It was time for another model engine. This time I picked a Lehmann Hot air engine because it has such an interesting linkage motion.
The Lehmann engine was developed and patented in Germany, but the particular one I built the model of was manufactured in England by W H Bailey Co. under a license agreement around 1860.
Construction was carried out looking at an illustration that I copied out of a book. It is not and exact scale model, but a pretty close representation. At first glance it looks complicated, but is really a pretty simple engine.
To start I needed to find some tubing for the cylinder and displacer. I had a 5" long piece of tube from a Bimba air cylinder that could be used where the power piston operates, but it was not long enough for the hot tube, so I tried rolling up some sheet metal for that and also the displacer. When they turned out OK, I proceeded with the patterns for the castings.
I only needed to make patterns for the water jacket and stand it sits on. I was able to use a base pattern from previous models.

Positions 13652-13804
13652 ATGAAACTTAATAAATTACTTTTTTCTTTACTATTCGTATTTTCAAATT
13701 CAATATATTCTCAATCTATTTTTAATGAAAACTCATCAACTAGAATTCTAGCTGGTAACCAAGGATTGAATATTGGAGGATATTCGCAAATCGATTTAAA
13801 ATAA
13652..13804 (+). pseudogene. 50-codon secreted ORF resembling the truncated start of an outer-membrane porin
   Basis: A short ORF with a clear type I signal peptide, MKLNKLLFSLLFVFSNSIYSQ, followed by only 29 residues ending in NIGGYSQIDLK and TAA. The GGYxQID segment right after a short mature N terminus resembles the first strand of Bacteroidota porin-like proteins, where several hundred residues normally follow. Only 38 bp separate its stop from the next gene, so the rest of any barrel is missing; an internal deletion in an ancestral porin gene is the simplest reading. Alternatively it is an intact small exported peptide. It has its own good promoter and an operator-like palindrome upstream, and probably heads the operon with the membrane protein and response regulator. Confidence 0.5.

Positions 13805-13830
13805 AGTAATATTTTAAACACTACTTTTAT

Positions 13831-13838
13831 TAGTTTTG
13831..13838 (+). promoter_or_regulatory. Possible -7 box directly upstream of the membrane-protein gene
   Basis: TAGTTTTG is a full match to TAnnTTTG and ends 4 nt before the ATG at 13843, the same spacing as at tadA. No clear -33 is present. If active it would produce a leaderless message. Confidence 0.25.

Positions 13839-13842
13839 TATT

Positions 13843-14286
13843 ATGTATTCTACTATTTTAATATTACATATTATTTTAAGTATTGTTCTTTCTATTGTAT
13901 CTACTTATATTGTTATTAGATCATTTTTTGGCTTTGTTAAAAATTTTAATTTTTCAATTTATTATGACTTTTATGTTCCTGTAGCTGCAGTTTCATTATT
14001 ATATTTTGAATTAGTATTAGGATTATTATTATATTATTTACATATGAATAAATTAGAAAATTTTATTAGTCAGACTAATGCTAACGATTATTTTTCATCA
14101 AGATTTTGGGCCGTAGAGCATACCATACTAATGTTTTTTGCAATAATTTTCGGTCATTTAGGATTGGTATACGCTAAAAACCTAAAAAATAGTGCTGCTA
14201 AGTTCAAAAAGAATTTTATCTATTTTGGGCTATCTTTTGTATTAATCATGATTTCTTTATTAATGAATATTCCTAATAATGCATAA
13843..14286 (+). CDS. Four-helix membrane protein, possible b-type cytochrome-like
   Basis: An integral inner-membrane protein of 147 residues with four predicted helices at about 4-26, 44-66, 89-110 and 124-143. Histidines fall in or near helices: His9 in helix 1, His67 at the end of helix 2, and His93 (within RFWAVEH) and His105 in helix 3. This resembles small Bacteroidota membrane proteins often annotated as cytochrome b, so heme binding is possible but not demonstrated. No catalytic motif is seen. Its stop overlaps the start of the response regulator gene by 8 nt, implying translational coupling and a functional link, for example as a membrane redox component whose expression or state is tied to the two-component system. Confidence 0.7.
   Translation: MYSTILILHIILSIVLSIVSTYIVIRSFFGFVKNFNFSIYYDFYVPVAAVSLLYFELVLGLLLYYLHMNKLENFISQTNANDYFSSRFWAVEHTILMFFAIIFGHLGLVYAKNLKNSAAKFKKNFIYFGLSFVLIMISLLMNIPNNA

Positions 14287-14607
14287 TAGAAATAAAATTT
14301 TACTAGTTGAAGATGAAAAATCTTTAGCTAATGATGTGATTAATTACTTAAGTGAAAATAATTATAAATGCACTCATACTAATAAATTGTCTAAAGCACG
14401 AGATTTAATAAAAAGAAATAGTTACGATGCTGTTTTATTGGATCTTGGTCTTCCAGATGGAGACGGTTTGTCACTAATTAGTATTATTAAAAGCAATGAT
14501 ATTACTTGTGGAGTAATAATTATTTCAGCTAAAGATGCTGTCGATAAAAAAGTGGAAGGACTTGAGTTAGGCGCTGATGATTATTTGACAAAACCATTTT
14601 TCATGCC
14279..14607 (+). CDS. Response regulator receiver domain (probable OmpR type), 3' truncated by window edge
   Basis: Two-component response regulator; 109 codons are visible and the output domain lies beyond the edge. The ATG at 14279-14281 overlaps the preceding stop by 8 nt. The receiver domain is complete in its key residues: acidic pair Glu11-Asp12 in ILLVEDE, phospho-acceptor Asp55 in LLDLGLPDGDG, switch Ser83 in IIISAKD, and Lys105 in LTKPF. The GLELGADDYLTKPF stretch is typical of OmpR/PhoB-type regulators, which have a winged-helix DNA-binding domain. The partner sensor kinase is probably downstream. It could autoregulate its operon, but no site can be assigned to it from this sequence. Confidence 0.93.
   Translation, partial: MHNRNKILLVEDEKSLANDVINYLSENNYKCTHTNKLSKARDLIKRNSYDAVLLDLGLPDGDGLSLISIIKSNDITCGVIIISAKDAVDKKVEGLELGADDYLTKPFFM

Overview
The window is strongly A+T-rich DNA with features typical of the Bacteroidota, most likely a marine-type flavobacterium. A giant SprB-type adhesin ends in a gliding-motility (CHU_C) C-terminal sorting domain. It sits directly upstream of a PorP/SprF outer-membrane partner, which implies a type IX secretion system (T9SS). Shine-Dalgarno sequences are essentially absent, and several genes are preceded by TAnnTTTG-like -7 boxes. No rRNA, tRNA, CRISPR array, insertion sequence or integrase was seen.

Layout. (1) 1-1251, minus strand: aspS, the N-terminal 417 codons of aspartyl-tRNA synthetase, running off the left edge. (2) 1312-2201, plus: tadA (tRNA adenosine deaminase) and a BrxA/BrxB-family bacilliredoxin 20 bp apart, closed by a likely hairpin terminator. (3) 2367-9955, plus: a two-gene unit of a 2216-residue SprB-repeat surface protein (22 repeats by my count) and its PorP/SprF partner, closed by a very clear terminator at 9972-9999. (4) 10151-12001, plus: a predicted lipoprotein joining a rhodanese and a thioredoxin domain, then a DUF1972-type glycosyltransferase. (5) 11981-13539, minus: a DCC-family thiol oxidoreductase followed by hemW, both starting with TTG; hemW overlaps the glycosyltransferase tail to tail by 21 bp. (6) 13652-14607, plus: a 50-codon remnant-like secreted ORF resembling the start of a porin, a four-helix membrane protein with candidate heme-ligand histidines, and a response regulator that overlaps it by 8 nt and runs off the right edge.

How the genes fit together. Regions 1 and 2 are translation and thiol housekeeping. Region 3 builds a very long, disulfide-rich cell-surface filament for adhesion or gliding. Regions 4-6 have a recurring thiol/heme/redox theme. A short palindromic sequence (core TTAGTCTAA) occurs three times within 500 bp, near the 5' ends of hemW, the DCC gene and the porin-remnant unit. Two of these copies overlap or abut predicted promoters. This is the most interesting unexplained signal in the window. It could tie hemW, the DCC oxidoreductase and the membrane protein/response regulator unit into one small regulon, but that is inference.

A graceful curved spoke flywheel like was used on the original German engines was poured, but I changed my mind and ended up using a straight spoke, round rim wheel like was used on the Bailey engines. Fabricating and machining proceeded a little bit each day until yesterday it became a complete and working engine.
Except for the bolts and screws, it was built entirely from scraps, even melted down some old motorcycle parts for the castings. It turned out great and is one of my best running hot air engines. From what I've read about them, the original engines were some of the best. It has been a most satisfying project. Construction time approximately 5 weeks.